A final note. Biblical counseling needs to grow in its use of case studies. Too often we create a caricatured, two-dimensional person at the service of a particular principle. Jamison’s book is a paradigm for the next generation of case studies. In it you will find a three-dimensional, messy life that will engage you in a conversation with a real person.
This literature on bipolar raises many questions and observations for biblical counselors, as good secular literature should. The most obvious question has to do with psychiatric medication. The literature is resolute in its commitment to medication, but biblical counselors are, at best, uneasy with the use of medication. The tension between these two positions creates an opportunity for biblical counselors to listen to others, and then continue to refine our application of Scripture to this important discussion.
Is it wrong to take psychiatric medication? Within the biblical counseling movement, the answer has never been an easy yes or no. Here are three broad positions commonly seen.
First, among those who lean toward no medication ever, most acknowledge that Scripture contains nothing as bold as “thou shall not take psychiatric medications.” They explain the wrongness of medication with the following explanations:
- Medication can be taken with the wrong motives.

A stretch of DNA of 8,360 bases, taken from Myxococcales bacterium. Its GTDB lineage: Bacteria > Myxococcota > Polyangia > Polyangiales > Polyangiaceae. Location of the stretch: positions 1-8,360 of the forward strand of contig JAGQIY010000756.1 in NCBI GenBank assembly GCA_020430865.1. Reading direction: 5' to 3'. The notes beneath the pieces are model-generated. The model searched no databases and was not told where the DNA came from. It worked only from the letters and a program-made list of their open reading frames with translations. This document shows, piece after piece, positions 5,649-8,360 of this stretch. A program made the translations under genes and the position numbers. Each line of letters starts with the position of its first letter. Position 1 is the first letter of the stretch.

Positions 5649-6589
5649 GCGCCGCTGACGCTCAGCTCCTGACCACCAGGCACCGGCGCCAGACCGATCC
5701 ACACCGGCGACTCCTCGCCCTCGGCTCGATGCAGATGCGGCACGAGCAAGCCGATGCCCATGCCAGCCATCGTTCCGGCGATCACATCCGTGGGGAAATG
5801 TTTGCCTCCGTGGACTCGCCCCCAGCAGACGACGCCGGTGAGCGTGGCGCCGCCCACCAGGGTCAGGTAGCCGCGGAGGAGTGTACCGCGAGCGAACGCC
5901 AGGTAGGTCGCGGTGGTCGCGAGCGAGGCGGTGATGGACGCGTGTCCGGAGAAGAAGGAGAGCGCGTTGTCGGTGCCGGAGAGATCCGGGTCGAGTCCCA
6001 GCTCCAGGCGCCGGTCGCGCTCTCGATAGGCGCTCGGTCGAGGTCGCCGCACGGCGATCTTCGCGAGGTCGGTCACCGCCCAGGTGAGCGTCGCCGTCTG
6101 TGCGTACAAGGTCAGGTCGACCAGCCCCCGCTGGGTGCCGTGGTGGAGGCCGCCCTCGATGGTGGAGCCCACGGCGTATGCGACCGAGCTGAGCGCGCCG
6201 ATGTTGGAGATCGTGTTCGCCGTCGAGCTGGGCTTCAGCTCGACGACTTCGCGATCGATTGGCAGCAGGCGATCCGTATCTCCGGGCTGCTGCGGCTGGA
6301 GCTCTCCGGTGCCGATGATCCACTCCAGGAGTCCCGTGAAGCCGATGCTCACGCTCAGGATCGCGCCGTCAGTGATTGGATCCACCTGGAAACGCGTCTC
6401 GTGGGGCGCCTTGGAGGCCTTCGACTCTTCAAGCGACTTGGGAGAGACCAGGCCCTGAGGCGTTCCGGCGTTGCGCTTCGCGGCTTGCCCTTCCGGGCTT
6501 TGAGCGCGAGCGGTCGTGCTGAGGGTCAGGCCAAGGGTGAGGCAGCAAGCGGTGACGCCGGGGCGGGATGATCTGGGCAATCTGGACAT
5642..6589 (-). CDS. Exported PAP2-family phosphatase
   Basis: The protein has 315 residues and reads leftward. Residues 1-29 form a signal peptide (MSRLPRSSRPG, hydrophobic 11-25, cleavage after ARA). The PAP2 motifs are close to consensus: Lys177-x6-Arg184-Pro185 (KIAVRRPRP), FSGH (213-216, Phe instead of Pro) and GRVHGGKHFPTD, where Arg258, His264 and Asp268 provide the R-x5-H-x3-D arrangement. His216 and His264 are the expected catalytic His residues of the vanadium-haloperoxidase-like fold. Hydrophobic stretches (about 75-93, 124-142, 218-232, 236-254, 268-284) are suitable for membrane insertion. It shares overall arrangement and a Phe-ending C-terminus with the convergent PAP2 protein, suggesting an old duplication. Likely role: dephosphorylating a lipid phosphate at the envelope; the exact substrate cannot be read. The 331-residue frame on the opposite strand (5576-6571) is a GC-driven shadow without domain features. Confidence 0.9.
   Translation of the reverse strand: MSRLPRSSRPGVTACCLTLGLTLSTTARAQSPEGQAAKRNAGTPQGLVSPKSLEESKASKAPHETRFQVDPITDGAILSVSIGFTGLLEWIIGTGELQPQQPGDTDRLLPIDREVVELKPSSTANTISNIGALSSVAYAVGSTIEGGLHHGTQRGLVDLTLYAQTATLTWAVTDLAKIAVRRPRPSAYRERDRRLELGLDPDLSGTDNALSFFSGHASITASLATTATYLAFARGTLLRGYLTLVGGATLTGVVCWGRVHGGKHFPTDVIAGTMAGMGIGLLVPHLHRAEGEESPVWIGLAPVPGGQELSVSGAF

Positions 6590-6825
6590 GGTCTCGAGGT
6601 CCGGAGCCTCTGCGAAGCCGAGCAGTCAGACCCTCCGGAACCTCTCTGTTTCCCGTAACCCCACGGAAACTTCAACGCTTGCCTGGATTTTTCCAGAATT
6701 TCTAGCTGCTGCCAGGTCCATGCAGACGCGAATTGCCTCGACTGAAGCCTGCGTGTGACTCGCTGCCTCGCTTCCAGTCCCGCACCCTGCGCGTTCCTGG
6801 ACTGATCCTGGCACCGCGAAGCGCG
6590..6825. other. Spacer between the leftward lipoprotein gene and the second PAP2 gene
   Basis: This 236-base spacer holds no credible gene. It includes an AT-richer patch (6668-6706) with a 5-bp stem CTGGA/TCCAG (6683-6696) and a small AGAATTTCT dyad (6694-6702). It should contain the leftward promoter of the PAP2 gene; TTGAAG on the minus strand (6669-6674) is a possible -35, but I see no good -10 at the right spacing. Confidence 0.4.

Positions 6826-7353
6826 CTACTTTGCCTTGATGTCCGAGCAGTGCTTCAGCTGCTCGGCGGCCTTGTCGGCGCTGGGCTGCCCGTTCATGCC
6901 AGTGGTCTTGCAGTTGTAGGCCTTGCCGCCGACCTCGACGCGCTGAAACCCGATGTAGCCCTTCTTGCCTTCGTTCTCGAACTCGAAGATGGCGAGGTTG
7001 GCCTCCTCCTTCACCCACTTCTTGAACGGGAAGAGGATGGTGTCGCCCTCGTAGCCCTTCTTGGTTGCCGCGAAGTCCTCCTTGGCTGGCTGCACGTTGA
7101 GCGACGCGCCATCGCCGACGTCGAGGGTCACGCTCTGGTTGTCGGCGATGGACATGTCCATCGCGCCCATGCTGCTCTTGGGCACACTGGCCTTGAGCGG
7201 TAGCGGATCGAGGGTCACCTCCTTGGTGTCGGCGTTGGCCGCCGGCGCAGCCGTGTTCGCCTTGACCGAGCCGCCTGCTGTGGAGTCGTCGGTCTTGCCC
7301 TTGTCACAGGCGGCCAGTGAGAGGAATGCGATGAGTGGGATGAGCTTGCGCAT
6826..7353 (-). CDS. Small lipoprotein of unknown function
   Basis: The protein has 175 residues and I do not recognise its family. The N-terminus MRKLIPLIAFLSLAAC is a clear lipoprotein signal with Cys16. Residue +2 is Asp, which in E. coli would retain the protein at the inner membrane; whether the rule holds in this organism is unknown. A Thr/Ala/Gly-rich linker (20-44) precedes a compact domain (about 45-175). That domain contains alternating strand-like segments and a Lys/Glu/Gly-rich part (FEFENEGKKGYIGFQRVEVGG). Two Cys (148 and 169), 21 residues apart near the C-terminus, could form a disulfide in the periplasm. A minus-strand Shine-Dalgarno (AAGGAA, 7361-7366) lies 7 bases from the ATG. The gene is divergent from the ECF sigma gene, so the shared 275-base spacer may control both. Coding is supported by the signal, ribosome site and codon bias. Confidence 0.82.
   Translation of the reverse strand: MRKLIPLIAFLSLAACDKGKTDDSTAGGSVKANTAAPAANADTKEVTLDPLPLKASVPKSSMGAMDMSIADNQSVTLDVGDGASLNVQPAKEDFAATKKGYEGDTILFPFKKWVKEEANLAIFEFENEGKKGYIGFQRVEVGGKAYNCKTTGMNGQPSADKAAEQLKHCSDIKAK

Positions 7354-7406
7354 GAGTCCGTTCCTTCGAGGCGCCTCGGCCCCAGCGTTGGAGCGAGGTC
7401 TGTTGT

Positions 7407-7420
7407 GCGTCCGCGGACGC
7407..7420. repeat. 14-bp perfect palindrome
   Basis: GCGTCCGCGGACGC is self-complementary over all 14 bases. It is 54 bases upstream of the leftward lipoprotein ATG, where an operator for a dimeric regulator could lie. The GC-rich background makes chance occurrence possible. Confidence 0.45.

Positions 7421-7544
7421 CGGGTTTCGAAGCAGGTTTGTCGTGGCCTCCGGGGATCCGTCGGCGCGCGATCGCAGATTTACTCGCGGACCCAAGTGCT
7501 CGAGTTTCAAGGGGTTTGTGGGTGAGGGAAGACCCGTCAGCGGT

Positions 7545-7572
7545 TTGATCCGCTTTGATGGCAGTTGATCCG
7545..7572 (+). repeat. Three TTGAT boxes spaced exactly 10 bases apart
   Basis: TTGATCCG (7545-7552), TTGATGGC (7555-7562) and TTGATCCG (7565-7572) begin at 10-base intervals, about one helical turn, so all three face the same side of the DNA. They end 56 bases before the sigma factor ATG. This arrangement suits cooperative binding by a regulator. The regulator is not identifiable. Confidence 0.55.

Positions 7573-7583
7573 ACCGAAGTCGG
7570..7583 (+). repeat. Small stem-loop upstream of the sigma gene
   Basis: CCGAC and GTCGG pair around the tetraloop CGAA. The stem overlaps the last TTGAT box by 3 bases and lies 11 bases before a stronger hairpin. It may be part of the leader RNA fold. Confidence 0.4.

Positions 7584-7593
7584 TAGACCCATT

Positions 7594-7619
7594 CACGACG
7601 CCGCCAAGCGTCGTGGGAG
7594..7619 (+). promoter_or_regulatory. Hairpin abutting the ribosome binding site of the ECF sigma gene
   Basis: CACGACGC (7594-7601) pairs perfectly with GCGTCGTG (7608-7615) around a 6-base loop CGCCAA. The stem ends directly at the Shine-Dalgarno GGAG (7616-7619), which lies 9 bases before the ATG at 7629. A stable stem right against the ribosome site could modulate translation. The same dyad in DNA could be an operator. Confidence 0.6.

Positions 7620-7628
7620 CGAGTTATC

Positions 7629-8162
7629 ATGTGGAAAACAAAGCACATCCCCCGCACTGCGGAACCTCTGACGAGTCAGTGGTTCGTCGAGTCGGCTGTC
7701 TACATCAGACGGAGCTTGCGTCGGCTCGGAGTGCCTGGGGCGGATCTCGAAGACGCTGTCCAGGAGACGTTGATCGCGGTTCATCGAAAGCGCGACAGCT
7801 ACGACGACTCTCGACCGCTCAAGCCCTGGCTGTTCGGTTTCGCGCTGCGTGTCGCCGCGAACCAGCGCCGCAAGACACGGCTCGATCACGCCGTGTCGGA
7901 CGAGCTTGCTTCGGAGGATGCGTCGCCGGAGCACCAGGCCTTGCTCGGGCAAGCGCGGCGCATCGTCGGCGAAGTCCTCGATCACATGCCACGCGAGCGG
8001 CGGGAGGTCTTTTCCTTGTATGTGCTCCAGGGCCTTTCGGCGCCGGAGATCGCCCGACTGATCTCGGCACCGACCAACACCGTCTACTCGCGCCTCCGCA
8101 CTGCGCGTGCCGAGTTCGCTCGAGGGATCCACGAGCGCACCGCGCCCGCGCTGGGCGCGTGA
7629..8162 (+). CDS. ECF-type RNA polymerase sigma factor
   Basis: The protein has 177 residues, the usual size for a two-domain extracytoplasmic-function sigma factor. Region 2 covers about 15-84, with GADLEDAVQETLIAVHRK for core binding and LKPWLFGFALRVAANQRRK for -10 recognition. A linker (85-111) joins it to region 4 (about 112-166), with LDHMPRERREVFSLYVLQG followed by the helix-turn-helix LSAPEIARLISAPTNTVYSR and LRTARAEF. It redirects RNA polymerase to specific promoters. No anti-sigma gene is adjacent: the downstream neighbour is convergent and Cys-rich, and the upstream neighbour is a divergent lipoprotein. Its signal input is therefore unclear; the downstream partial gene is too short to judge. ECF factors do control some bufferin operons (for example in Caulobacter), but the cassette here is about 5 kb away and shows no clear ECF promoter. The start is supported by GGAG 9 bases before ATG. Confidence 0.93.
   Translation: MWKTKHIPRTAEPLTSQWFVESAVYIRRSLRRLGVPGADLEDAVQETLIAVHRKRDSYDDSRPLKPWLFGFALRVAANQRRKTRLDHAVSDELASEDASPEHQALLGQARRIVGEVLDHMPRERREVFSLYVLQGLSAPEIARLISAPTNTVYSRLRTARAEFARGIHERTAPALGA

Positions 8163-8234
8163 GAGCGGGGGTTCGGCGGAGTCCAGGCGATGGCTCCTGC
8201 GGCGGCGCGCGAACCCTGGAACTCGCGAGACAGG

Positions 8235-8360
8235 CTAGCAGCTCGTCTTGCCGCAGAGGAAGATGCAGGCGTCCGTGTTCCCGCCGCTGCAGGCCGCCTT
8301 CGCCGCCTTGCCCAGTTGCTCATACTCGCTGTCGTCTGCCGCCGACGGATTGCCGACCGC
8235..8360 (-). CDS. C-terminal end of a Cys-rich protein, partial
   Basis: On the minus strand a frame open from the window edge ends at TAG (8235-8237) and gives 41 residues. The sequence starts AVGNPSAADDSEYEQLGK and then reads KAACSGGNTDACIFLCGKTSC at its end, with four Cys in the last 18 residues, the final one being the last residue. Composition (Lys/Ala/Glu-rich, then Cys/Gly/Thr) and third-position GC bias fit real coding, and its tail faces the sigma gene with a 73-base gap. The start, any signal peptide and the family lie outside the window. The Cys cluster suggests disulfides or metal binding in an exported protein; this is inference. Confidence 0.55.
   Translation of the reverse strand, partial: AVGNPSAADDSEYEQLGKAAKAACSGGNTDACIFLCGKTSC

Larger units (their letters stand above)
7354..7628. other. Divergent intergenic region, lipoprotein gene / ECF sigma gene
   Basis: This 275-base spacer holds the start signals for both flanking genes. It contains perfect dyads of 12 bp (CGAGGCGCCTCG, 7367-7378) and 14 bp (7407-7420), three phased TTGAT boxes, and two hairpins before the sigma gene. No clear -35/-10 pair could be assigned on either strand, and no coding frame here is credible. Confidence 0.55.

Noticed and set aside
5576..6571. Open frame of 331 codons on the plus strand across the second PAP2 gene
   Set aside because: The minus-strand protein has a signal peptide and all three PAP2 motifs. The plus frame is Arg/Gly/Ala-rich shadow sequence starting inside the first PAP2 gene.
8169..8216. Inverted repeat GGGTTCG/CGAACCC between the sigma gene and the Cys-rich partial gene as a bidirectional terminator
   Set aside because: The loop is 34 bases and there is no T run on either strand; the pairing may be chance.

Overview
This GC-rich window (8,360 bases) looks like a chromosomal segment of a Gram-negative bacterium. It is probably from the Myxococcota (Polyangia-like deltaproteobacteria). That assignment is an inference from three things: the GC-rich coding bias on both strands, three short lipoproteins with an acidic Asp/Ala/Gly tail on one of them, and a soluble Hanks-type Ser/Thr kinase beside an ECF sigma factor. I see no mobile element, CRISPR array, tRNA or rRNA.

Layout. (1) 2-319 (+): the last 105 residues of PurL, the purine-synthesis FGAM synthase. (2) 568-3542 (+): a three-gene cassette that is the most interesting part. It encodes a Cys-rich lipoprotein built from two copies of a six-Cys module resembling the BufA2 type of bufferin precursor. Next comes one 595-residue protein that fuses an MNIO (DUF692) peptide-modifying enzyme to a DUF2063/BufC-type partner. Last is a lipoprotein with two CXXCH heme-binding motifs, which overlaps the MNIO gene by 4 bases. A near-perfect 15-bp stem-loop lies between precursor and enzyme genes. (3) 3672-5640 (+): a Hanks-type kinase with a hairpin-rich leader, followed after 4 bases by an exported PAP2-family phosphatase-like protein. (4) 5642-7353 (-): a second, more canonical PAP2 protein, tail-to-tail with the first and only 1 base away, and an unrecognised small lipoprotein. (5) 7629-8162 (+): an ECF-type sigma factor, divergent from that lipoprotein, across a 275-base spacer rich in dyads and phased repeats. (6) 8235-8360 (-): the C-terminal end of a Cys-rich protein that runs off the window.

- An unbiblical worldview is often swallowed with the medication.
- This approach bypasses God-ordained means of sanctification.
The problem is not so much with the medication per se, as it is with the person’s heart.
Those who hold a more moderate view believe that though medication is wrong, it is not the worst wrong. It is like smoking cigarettes or drinking an occasional glass of wine. Some Christians believe that these activities are wrong, but they aren’t in the same class as murder, thievery, or sexual misconduct. Whenever someone says psychiatric medication is “wrong,” biblical counselors must carefully evaluate and define the nature and definition of that wrong.3
A second position within biblical counseling says that we must focus on what is clear in Scripture. That includes the pride and unilateral decisions inherent in most mania, the reckless spending and sexual behavior that so often express it, and our calling to erect walls between the manic person and dangerous behaviors. When the mania burns out, there is much work to do with the family and other relationships. Since our attention is consumed with these matters, and we don’t consider ourselves experts in this area, we put psychiatric medication in the wisdom class rather than the immoral class. We encourage the person to make decisions by seeking counsel from those who have experience with medication.